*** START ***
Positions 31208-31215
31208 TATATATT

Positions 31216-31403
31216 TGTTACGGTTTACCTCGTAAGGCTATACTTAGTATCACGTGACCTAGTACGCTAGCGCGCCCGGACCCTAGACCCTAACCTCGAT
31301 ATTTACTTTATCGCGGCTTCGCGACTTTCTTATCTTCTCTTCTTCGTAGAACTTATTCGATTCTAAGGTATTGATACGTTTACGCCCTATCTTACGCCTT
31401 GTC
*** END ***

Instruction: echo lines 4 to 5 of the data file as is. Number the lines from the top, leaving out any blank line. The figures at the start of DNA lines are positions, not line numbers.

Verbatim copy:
31216 TGTTACGGTTTACCTCGTAAGGCTATACTTAGTATCACGTGACCTAGTACGCTAGCGCGCCCGGACCCTAGACCCTAACCTCGAT
31301 ATTTACTTTATCGCGGCTTCGCGACTTTCTTATCTTCTCTTCTTCGTAGAACTTATTCGATTCTAAGGTATTGATACGTTTACGCCCTATCTTACGCCTT